One of the things that have always struck me about UFO sightings is how they always reflect the era they are reported in. For example, today we have gray aliens with oversize heads who communicate telepathically, like the alien constructed for the Roswell hoax. During the 1970s all spacemen looked like the cast of Star Trek, and prior to that they dressed like Buck Rogers, complete with laser guns, and got in and out of their flying saucers by ladder.

So call me cynical, but when we hear of an interred alien whose cigar-shaped spacecraft crashed into a windmill in 1897, we don’t need to look too far to find out that cigar-shaped airships were first conceived in the 1890s and by 1897 were flying all over America, to the astonishment of country folk, some of whom hadn’t even seen a train before.

And Aurora was far from the only location for such sightings, as soon afterward alien encounters were reported all over the US. Some people even ludicrously claimed they had been paid by aliens, in dollars, for spare parts for their space machines.

So imagine the scene with me. In 1897, old Farmer Gilly is standing out in his field raking the soil when a being from outer space strolls up. “Greetings, Earthling,” he intones in that robotic style favored by aliens the universe over. “The satellite navigation control system on my intergalactic hyperspace craft is up the spout. Do you have anything to repair it?” Farmer Gilly looks him up and down, takes off his hat and wipes the sweat from his forehead with a shirtsleeve. “Sure thing, buddy,” he replies. “Cosmic navigation broken down, has it? Probably explains why you’re in Arkansas, son. Can’t think of no darned good reason why else you’d be all the way out here. Let’s go and see what we’ve got for you in that chicken shed over there.” Presumably the alien pays in dollars for a roll of rusty hog wire and is on his way back to Mars by sundown. Perhaps he even takes an old hoe with him too – as a souvenir. Now, you can believe that if you want to . . .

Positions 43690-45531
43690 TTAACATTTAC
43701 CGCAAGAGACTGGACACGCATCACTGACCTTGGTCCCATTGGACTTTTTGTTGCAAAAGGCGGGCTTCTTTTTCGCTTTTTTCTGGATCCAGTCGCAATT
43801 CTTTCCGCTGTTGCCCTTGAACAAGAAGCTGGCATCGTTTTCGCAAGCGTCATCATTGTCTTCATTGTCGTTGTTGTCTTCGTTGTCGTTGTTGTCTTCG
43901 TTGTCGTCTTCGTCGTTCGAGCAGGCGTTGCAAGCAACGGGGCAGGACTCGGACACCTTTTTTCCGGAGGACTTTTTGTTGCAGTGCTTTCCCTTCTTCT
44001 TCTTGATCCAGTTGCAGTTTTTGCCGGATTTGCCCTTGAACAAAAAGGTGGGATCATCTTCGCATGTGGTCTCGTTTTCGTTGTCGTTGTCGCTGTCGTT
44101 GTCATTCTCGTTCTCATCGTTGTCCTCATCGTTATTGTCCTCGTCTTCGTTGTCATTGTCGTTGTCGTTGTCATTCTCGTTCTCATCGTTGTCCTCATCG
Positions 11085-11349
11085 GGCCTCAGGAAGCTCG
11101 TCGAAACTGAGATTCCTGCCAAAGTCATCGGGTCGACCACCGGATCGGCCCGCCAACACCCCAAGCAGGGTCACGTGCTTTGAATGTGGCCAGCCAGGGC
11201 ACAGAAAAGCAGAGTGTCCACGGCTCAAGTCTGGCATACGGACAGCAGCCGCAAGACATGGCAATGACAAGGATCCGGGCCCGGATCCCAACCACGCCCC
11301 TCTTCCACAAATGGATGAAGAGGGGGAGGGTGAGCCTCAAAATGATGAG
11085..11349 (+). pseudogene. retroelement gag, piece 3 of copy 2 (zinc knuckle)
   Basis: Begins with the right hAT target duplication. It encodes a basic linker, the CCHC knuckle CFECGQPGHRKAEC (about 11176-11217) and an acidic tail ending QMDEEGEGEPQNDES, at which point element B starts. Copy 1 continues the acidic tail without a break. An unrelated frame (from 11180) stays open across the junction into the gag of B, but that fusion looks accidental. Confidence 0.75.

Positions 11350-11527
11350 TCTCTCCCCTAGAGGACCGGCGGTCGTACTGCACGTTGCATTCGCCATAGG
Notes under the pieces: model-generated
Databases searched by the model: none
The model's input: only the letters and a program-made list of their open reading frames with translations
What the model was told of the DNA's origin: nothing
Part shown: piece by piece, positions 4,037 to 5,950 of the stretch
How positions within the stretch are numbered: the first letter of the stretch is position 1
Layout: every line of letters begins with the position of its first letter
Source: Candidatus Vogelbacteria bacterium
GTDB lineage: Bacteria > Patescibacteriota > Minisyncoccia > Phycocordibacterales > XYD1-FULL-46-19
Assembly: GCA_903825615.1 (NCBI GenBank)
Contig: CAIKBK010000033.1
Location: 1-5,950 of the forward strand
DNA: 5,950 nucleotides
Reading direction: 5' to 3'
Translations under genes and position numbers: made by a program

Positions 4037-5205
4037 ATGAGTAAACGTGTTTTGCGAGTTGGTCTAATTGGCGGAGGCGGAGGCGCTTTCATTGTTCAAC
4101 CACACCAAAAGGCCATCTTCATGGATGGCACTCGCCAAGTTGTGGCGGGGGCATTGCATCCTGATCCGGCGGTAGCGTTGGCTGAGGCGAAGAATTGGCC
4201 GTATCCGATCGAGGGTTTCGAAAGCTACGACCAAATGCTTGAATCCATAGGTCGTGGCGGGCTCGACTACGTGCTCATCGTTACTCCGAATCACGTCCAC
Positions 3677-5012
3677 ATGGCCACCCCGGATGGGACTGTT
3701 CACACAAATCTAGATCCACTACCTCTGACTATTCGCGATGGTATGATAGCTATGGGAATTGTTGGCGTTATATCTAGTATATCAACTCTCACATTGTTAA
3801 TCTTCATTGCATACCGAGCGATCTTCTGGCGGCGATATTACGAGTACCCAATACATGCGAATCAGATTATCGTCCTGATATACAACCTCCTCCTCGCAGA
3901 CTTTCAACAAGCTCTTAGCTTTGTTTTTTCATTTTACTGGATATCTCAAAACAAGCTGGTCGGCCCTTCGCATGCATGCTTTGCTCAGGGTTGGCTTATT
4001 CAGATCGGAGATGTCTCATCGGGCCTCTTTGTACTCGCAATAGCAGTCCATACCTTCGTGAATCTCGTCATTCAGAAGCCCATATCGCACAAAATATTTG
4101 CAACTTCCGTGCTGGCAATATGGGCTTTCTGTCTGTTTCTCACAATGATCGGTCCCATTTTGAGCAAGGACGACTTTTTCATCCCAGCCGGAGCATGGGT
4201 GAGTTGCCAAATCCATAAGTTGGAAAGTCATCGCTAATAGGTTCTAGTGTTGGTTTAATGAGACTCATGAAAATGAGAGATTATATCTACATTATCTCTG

But why jump to the conclusion that it was a spaceship that had crashed? Even back in 1897, before planes were invented (or at least ones that could fly very far), there could have been an alternative, rather more plausible explanation. Flying over Texas, an early airship, not unlike a zeppelin – or, for younger readers, the Goodyear blimp – might have sprung a leak and lost altitude. It might then have crashed into Judge Proctor’s windmill and destroyed his flower bed. The resulting explosion would have melted the metal framework, which would then have re-formed into new and unrecognizable shapes when it cooled. The poor pilot might have lost his limbs in the explosion and ended up burned to a crisp, so that he didn’t look human anymore. But no one in the UFO community would have bought this rather more down-to-earth explanation. Hayden Hewes can still now be seen on several television documentaries standing wistfully outside the cemetery or pictured pointing forlornly at the well, no doubt wondering how he is going to remove the six tons of concrete slab that stands between himself and his place in history.